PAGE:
Sitting at dinner in Beatty, after our nice afternoon in the Bullfrog Hills, Darren and I decided we would explore another small range on our drive home. The Goldfield Hills are a jumble of irregular hills around the mining town of – of course – Goldfield, Nevada. Mine tailings, head frames, and shacks mingle around prospects, some active, most not.
The thing about mining towns…
I have been turned away twice from Sawtooth Mountain, the high point of the Bullfrog Hills near Beatty, Nevada. Dressed in a crown of radio towers, the Bullfrogs do not seem a formidable obstacle; there is even a road heading up their western side. They are, however, a bit of a puzzle.
We missed a month – the move is complete, finally – but are in the Great Basin outback for December. It is another small set of hills as we head to Clayton Valley, a good winter excursion, to explore Paymaster Ridge. There is a cluster of named ranges here. In some ways the ranges are arbitrary; difficult to tell whether the named divisions are based on geologic structure, topographic prominence, or simply cartographic creativity.
I awoke well before sunrise and, with relief, drove east into the desert of the western Great Basin. One benefit of Nevada’s multitude of named ranges (325 on my list) is that there are many smaller sets of hills and relatively low mountains that I can save for quick approaches with relatively little planning.
It’s hot. The sky is clear, and a parched blue horizon rests abruptly on the dusty brown of the Nevada desert. It is August, of course, when desert landscape photography is a challenge. It’s difficult to think about photography or exploring another high point when the heat is so seemingly relentless. It also seemed I could not escape from work today, so my departure moved later and later, and I considered turning around for home even as I approached my turn-off along the southern margin of the Black Rock Desert playa. I cannot, however, let the noise of the day-to-day get so overbearing that I can’t find rest in the wild.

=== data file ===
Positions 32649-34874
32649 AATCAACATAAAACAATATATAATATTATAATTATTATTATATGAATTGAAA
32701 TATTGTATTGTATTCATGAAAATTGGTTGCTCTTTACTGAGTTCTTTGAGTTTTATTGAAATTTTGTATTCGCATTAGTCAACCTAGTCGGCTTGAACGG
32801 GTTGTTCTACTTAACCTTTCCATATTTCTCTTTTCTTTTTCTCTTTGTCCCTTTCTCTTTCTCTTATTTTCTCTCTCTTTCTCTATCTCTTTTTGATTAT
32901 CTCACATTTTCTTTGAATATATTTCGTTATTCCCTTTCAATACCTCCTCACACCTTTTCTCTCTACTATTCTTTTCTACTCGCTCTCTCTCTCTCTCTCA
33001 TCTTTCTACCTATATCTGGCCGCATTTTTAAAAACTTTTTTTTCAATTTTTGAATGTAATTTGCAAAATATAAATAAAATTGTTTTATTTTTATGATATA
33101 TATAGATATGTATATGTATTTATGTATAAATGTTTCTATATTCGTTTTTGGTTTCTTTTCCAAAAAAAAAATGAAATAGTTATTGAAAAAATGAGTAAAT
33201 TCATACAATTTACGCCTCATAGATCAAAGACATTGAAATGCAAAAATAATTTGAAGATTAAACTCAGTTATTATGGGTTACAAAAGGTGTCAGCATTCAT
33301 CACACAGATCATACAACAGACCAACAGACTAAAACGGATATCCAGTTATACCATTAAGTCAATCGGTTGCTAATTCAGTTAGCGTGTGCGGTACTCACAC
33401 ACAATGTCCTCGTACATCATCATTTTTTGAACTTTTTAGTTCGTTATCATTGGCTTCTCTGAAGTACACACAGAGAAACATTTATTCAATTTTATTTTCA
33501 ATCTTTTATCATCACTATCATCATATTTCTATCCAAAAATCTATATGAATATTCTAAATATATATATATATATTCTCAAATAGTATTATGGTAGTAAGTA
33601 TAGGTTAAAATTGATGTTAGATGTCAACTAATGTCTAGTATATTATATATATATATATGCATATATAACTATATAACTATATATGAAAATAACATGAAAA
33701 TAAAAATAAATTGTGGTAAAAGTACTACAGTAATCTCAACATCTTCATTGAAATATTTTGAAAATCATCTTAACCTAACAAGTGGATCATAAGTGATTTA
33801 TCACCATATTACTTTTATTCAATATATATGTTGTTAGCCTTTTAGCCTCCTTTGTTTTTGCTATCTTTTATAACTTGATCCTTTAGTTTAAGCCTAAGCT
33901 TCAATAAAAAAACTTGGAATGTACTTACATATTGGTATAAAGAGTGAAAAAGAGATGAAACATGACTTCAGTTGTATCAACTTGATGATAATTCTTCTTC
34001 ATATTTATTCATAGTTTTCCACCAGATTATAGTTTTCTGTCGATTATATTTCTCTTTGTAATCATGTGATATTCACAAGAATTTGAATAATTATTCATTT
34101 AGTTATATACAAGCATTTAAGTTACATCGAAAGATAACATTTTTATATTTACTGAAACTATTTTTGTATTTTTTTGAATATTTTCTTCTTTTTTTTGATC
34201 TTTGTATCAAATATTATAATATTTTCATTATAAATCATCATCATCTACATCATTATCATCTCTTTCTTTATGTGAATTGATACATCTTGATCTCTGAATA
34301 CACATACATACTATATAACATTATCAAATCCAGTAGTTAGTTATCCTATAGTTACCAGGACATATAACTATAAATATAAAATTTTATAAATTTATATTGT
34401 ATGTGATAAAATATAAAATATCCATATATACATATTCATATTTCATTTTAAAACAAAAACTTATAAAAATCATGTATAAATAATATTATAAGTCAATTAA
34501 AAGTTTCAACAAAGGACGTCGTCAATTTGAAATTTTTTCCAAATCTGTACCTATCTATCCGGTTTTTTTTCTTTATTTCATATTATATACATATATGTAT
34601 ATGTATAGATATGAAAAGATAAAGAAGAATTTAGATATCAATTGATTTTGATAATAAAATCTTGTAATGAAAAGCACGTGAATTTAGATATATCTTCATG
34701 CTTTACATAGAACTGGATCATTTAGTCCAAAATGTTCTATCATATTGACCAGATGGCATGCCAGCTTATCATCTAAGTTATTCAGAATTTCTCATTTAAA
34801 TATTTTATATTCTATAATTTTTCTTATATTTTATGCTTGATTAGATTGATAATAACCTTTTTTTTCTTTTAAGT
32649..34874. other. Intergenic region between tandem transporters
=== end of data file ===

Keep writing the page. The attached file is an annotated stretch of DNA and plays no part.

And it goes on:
Motivation is hard to find in the long, repetitive days of summer. The Great Basin Desert seems to curl and fold within itself, even as hazy heatwaves dance across the expanse. The high-pressure domes that keep moisture at bay seem to press downward and inward, sapping energy and making the horizons of endless days barren of interest. I have been in a holding pattern of field days on projects, day-after-day, rarely home for any comfortable time; the repetition threatening to deplete much interest in pursuit of geodata, of photography (either documentarian or creative), and – I’m surprised to admit – of exploration.
With the wilds of Patagonia still fresh in our minds, Bill and I spent a short night in Santiago and then climbed on another Latam flight. We were headed north, working our way up the latitudinal expanse of Chile, exploring the regional extremes from glaciers to desert dry lakes, from sea level to the altiplano with volcano summits at 20,000 feet.